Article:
Q.: In addition to the regular air temperatures reported in winter weather forecasts we keep hearing about the wind chill as well. How does that apply to concrete? When the air temperature is above 32 degrees but the wind chill is well below 32 degrees, does this mean that the concrete could freeze and must be protected accordingly?
A.: The quick answer is no. The concrete will not freeze when the air temperature (ambient temperature) is above 32 degrees no matter how frightening the wind chill is reported to be and no matter how hard the wind blows. At any ambient temperature below 32 degrees, however, the chance of concrete freezing increases with an increase in wind velocity.
The wind chill only relates to the loss of heat caused by cold air moving over a warm surface. It compares the rate at which heat is lost from a warm object, when the colder air surrounding it is still, to the rate at which heat is lost when there is a wind, with the ambient temperature the same in both cases.
The wind chill, as reported by the weather service, is based on the effect of cold temperatures and wind velocity on the human skin from research done by the U.S. Army. If there were a wind chill for concrete, however, the principle would be similar. For example, if concrete at a temperature of 60 degrees were exposed to an ambient temperature of 35 degrees, and if there were no wind, the concrete would begin to cool slowly. If a wind began to blow, a wind chill factor would be created and the concrete would cool more rapidly. If the wind chill for concrete were reported as 25 degrees, it would merely mean that the rate at which the concrete would cool at a 35-degree ambient temperature with the wind blowing at a specific velocity, is the same as it would be if the ambient temperature were 25 degrees and there were no wind. In neither case can the concrete be cooled below the ambient temperature of 35 degrees. With the wind blowing it only cools faster.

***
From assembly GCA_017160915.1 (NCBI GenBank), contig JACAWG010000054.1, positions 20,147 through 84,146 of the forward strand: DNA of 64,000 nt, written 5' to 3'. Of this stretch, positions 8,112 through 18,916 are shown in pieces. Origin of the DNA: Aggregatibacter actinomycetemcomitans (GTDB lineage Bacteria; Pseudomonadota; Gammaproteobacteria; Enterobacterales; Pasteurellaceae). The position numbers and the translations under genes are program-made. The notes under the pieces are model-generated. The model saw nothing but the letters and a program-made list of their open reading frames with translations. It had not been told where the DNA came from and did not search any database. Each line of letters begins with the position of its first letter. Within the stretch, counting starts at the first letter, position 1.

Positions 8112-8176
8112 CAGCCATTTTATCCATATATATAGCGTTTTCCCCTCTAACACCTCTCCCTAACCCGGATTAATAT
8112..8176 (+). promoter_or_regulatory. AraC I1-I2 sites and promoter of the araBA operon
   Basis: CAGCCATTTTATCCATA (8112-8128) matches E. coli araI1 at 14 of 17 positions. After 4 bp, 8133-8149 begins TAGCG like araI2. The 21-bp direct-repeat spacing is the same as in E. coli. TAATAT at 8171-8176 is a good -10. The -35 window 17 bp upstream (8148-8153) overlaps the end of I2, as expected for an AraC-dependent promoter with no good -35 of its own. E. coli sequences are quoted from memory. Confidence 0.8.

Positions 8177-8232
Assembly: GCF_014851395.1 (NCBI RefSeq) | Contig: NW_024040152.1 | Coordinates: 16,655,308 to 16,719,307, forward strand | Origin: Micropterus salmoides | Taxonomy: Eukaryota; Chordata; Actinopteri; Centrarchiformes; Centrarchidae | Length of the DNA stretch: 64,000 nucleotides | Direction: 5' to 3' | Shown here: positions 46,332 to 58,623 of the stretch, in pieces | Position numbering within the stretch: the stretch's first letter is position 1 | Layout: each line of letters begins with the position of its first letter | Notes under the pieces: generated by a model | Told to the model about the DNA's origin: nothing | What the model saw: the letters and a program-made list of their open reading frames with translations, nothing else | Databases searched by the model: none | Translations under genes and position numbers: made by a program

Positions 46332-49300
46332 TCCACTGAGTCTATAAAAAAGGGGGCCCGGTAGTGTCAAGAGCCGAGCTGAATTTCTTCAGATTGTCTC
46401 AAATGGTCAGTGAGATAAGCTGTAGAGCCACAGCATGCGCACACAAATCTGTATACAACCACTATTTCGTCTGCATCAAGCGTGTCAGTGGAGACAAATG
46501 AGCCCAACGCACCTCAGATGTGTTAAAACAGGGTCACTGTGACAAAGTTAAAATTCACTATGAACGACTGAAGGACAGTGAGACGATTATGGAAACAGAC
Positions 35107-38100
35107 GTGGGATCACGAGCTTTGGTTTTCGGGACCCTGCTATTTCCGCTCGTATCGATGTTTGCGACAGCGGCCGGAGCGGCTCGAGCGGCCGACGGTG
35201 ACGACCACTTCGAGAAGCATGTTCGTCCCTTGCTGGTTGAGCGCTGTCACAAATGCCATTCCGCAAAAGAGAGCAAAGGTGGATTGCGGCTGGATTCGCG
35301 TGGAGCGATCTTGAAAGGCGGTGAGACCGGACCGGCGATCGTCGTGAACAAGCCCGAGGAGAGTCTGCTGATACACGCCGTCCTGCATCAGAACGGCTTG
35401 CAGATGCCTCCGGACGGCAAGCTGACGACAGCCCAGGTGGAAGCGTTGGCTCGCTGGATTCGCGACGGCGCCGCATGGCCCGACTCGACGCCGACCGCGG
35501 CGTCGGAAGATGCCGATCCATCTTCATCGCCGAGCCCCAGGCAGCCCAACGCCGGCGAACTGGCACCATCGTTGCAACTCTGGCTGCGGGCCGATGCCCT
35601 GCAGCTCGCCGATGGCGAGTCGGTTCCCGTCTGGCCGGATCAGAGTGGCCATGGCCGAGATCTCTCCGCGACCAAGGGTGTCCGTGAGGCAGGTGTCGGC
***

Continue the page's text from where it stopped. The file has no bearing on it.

When the ambient temperature is below 32 degrees, however, wind velocity does affect the likelihood of concrete freezing. With exposure to low temperatures, hydration is slow, and little heat is generated from within the concrete. With a below freezing ambient temperature, rapid cooling could very well bring the concrete down to the freezing temperature, with the surface being especially vulnerable. These facts were known for many years before wind chill was popularized to provide an ominous note of interest in television's winter weather news and to add to the national confusion index (NCI).